I set one foot crisply forward, bent at the waist, reached out and down and seized the rifle in midair by the front hand grip with my right hand, about three inches from the concrete, caught it cleanly, stood and stepped back with the rifle butt on the deck beside my right foot and the bayonet along the front of my upper arm, at attention.

I was in the Honor Guard.

Homeward

    What had begun in the cold, rainy, damp-gray late May adjourned in the humid, stifling-hot mid-July in Cape May, New Jersey in 1966.

                                                   “Boot camp.”

    Eight weeks, abbreviated from the twelve or more week peacetime regimen to meet the demands of the Vietnam War. Eight weeks of some of the most intense experience this lifetime offers. At last complete. I was IN the Coast Guard … I was “G.I.”

    I don’t even remember my own graduation.

    The airlines were on strike. Nothing was flying from Philadelphia to Tampa. I never even considered a train. Whatever moved “South” first … I wanted to be ON IT. Dad had tried to get the company jet to come get me and fly me to Tampa, an AMAZING thing for him even to be ABLE to request, but at the time, the honor the man was paying me never registered.

He was trying to get me a private jet to take me home from boot camp.

That’s what y’call, “Cool!”

    Anyway, the first thing smokin’ southbound was a Greyhound bus out of Philly. Sea bag, “AWOL” bag, “Parade” dress whites and spit-polished “Drills,” Seaman Apprentice John E. Gillmore, Jr. fresh from eight weeks of military training (that put the final patina on the previous 19 years at home with two (that’s “2” …) World War II veteran United States Marines) did eagerly climb aboard a Greyhound Sceni-cruiser one late mid-July afternoon in 1966 at the Union bus station in Philadelphia, Pennsylvania, U.S.A.

    I don’t remember leaving … hell, I don’t remember getting on the bus … or being at the bus station, except as brief, still flashes of individual moments, like vivid but fleeting slides. What do I think I do remember? It was HOT … Mid-July-in-the-coastal-northeast sopping, oppressive HOT … and I got on that bus … that bus that was leaving toward home!

    I swear, if a “honey wagon” with no air conditioning had moved toward Florida in those moments, I would have jumped aboard the tank and clung to the dripping hoses.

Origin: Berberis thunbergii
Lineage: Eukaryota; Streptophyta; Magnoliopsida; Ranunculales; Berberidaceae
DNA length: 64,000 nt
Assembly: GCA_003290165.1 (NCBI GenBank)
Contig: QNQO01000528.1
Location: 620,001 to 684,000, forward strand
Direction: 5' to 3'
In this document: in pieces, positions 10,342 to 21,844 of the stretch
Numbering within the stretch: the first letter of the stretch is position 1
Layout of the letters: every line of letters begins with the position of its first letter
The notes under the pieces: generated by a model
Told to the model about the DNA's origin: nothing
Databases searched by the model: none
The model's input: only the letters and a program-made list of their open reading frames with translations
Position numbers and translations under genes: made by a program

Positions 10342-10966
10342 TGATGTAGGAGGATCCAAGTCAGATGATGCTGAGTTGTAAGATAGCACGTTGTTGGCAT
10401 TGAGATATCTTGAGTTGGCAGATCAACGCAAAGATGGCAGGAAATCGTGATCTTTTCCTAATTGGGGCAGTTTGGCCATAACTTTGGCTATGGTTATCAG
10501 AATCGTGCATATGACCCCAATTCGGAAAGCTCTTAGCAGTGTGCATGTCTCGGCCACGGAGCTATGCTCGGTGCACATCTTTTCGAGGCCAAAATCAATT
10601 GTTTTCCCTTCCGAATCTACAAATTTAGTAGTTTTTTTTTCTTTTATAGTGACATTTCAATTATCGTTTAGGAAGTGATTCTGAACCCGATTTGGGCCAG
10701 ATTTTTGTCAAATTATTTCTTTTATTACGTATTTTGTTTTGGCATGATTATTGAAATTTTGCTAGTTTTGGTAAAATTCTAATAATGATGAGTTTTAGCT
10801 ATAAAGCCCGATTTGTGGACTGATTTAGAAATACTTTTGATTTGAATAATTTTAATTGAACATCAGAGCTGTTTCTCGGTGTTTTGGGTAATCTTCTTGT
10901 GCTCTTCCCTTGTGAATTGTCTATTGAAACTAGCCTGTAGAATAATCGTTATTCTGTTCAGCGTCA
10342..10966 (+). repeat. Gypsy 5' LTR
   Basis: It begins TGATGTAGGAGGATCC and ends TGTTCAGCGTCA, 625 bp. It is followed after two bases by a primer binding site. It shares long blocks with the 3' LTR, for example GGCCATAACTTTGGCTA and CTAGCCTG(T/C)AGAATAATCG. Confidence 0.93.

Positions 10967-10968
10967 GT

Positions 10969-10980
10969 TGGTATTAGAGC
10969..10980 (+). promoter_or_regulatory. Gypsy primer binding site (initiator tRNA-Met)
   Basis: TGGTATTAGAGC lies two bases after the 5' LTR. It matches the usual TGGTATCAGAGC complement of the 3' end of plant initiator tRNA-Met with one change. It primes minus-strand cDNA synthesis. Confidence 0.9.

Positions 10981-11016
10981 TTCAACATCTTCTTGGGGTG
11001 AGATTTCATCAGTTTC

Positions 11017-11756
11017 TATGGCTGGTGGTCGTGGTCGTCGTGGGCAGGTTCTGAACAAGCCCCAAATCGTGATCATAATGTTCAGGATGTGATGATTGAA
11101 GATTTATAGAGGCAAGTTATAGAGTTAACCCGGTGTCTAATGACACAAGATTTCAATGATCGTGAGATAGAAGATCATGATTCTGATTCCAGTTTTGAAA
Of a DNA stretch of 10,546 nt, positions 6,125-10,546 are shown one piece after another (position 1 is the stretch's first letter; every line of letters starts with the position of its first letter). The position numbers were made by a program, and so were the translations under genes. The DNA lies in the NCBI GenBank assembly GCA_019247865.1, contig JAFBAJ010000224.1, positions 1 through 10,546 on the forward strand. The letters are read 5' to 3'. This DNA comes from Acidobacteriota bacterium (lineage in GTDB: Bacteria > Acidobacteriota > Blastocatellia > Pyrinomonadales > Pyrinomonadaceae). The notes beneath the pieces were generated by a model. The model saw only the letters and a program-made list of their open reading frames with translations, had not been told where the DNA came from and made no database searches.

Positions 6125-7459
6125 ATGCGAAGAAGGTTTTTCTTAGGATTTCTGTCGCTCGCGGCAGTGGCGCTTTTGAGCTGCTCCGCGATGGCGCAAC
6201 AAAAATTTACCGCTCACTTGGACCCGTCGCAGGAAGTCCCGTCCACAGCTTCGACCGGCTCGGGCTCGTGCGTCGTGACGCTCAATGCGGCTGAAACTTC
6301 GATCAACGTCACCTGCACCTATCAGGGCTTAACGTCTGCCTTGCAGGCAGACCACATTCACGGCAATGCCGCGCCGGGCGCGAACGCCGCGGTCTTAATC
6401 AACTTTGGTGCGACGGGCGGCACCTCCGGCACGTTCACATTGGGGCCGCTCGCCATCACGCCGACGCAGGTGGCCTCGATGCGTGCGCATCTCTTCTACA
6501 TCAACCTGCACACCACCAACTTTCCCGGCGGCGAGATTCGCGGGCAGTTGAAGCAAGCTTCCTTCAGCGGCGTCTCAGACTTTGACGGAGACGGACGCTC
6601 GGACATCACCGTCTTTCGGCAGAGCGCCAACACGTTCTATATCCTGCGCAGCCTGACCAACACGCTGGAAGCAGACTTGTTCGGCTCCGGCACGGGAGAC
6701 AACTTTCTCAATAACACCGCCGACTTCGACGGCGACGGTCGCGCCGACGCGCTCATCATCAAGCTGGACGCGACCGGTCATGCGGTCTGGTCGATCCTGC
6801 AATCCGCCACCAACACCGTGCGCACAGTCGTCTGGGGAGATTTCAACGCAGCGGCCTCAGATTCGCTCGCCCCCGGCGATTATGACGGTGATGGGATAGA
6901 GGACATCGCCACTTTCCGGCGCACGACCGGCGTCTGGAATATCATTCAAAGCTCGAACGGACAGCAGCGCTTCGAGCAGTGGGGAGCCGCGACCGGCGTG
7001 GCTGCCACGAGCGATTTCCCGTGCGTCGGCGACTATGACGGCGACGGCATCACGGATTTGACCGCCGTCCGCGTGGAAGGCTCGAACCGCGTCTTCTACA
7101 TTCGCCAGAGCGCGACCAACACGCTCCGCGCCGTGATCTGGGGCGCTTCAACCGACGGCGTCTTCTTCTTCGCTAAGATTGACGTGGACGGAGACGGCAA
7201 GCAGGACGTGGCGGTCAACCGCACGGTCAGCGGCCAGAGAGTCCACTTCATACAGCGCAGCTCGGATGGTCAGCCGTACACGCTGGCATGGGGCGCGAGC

There are sharply focused, intense little pictures of rose yellow street light and headlights and deep black sky, and of the inside of the bus, which seemed in those early hours pleasant enough, not much different from my few brief experiences of airline cabins. I seem to remember “blue-gray” … upholstery, and shiny light gray plastic window frames set in a sort of fuzzy side panel the same colors as the rest of the interior.

I got the window seat, deep under the overhead racks.

    Beside me? At first I have no idea and, soon, we stopped, it seems, and a young black woman and her toddler girl got aboard. I remember a crisp white little dress on the toddler and little white shoes. She was beautiful … as was her mother.

    I had read a novel, I think it was “Eternal Fire,” in which there was a supremely “evil character” named Harry Diadem. It was a very powerful … “stimulatingly” impactful … story for a guy just out of high school. Harry was the most utterly corrupt, amoral, IMmoral, criminal character I had ever encountered, and he was definitely the most powerful, sexually predatory character, with his numbered conquests and scoring system for his exercise in psychopathic self-gratification actually hand-written in a journal. In one scene that galvanized my testosterone-blazing Id Harry sat beside a young, innocent woman on a bus. As the trip progressed he began to shove his hand under her as she sat. You may conclude the scene at your leisure … the novel was more intense than that.

I know that by now you may be able to see where this is going … you may wish to return to your previous activity.

    Here, the recollection seems to occur in two clearly incompatible streams. On the one hand I remember that beautiful young black woman and her angelic toddler daughter boarding the bus in what seems to be the early morning sunshine. I also recall that, as we cleared Philly I started to sing “Sloop John B” … strictly manipulative behavior … even up to the point of asking “… if you mind if I sing.” Deep into it …

“No.” was the answer … “In fact you’re quite good.”

    This portion of what was developing into a karmic vision trek becomes a bit … segmented? Suffice it to say that I did, indeed, attempt to put my hand under this young woman’s buttocks as she sat beside me, rumbling along.